• FIXED, Flat-field Calibration with Bayer CFA patterns other than RGGB, there was a bug in normalization of flat frames for Bayer CFA sensors. This bug manifested itself if the Bayer CFA pattern was not the default pattern of RGGB. In most cases the resulting masterflat was still okay to be used, but if you created a MasterFlat out of flats with quite different histograms/exposure times then the problem was really severe, no good flat-field calibration was possible.

Example of a MasterFlat from a Canon EOS 5D Mark II with a GBRG CFA pattern, first 2 images is with the bug, notice that the resulting MasterFlat has an odd histogram and that, when zoomed in, the pixel structure is not smooth, due to having normalized the CFA pixels with an incorrect CFA pattern :

MasterFlat GBRG BUG histogram is BAD
MasterFlat GBRG BUG zoomedIn

 

Next 2 images is with the bug fixed, notice that the histogram is now smooth and consistent with a single flat frame and, when zoomed in, the MasterFlat's pixel structure is now smooth:

MasterFlat GBRG BUG FIxed histogram is GOOD
MasterFlat GBRG BUG Fixed zoomedIn smooth

If you need to set Force CFA, do make sure, that you set the correct Bayer CFA pattern before creating the masters, this CFA pattern is stored in the metadata 😉

Kind regards,

Mabula

Main developer of Astro Pixel Processor and owner of Aries Productions


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(@mabula-admin)
Quasar Admin
Joined: 2 years  ago
Posts: 1797
September 3, 2018 22:56  
Posted by: geordan

Update: I didn't realize 1.063 was out (was using 1.062) so I upgraded to that to see if any of the fixes in there had some effect.  Also, the screen door effect was due to the incorrect Bayer pattern being selected (should have been GBRG, not RGGB).  Between those two changes, the banding issue appears to have gone away.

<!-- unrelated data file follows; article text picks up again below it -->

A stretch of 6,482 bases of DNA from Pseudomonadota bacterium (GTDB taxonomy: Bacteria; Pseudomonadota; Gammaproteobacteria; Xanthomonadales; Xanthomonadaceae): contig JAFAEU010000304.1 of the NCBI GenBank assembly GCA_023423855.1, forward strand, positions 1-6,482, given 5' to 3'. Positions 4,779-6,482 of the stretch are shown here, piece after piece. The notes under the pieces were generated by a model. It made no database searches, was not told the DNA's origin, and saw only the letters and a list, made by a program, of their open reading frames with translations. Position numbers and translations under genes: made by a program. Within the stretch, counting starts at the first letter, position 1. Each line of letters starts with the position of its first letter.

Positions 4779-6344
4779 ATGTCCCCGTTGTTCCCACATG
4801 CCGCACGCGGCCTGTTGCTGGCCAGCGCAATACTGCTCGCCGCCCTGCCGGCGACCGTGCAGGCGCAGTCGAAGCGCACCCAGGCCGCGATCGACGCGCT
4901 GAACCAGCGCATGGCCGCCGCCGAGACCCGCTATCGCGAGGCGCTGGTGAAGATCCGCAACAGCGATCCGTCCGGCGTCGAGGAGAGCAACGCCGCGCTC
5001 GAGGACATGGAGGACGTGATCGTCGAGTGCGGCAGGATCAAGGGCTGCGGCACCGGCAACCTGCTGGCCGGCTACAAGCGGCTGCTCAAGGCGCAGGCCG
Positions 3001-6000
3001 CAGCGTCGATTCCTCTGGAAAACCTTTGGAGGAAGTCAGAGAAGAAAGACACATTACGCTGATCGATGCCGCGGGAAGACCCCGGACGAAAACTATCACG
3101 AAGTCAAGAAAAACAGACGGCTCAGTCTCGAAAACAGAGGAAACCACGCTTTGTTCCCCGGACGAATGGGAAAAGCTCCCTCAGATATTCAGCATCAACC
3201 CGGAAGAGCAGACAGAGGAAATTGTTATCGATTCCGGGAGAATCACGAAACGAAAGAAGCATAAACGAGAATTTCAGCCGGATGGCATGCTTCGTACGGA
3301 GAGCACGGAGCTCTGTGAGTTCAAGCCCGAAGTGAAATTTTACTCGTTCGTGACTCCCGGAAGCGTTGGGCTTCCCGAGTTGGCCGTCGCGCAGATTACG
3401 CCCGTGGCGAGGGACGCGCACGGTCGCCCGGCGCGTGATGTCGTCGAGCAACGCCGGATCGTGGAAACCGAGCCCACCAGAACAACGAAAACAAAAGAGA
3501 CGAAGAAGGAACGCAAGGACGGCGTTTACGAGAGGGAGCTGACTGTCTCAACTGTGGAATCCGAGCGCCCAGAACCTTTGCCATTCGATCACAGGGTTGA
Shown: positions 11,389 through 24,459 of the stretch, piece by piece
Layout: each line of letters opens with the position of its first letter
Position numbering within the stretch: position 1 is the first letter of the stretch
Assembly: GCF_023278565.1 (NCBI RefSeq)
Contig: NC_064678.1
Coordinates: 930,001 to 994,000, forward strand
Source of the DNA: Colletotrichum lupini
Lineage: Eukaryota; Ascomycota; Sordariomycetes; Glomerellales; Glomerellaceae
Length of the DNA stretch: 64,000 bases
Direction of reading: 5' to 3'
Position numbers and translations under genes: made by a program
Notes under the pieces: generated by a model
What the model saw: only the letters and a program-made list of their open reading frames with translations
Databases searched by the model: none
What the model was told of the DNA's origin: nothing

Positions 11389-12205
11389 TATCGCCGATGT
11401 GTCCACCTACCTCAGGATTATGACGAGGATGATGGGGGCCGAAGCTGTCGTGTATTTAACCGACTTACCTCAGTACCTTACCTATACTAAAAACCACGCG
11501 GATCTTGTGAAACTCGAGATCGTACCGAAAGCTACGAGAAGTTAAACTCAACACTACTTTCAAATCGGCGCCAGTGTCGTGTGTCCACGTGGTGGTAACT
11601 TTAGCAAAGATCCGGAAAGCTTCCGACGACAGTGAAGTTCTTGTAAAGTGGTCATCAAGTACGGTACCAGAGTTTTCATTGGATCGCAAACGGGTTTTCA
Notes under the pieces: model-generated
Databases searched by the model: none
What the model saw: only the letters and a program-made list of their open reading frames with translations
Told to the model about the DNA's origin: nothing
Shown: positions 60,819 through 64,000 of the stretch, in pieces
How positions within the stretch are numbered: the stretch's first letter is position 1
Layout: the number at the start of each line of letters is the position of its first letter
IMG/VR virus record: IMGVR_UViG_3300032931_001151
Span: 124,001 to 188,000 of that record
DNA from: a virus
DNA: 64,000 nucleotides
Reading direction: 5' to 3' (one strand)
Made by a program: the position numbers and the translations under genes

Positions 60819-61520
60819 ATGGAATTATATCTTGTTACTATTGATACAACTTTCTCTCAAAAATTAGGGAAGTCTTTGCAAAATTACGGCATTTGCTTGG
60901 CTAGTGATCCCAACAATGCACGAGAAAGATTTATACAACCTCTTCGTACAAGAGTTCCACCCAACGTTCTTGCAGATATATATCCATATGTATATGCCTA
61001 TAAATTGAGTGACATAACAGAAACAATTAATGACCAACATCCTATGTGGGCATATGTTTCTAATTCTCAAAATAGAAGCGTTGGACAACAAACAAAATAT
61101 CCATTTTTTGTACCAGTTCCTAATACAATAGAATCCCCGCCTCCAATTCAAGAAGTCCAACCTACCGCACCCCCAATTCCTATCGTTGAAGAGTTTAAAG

1393 fixedpatternnoise

However, there is still the issue of the vertical fixed pattern noise; is that just a matter of needing to dither by more pixels, or something I could improve in calibration?

Hi  @geordan,

Yes I can see it in your screenshot. As in my previous answer, this could result from dithering in only 1 direction and with too small dither steps. But it's hard to tell without seeing the actual data.

How many lights were you integrating?

Do you see the same pattern in either the masterbias or the masterdark ?

Which camera is this? A Nikon D90, right?

Mabula

Main developer of Astro Pixel Processor and owner of Aries Productions


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(@geordan)
Molecular Cloud Customer
Joined: 7 months  ago
Posts: 5
September 3, 2018 23:17  

Yes, the illumination difference in flats is due to the off-axis guider prism intruding a bit into the field of view.  (I can't back it out because of the way the ZWO OAG is designed; backing it out would prevent the guider camera holder from being flush against the OAG body, which would allow it to flex.)

Here's an uncalibrated flat:

Flat 001 St

I was integrating 120 lights, 20 flats, dark flats, and darks.  Bias was made from 76 frames.  It is a Nikon D90.

I don't quite see the same pattern in the master bias or dark:

masterdark
masterbias

I will definitely try out a larger dither next time.  Also, should I remake the bad pixel map using 1.063?

I did note that in 1.063 while the integration was significantly improved, there was still some minor color banding, but it was much less evident.

Thanks for all your help!


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(@mabula-admin)
Quasar Admin
Joined: 2 years  ago
Posts: 1797
October 14, 2018 12:50  

Hi @geordan,

"Yes, the illumination difference in flats is due to the off-axis guider prism intruding a bit into the field of view. (I can't back it out because of the way the ZWO OAG is designed; backing it out would prevent the guider camera holder from being flush against the OAG body, which would allow it to flex.)"

Just make sure that the OAG position is not changed between shooting the lights and the flats 😉 then making good flats should be possible.

The latest version of APP, 1.068, has some improvements in Bad Pixel Mapping so you can always try to make a new Bad Pixel Map based on a nice set of flats and darks.

Kind regards,

Mabula

Main developer of Astro Pixel Processor and owner of Aries Productions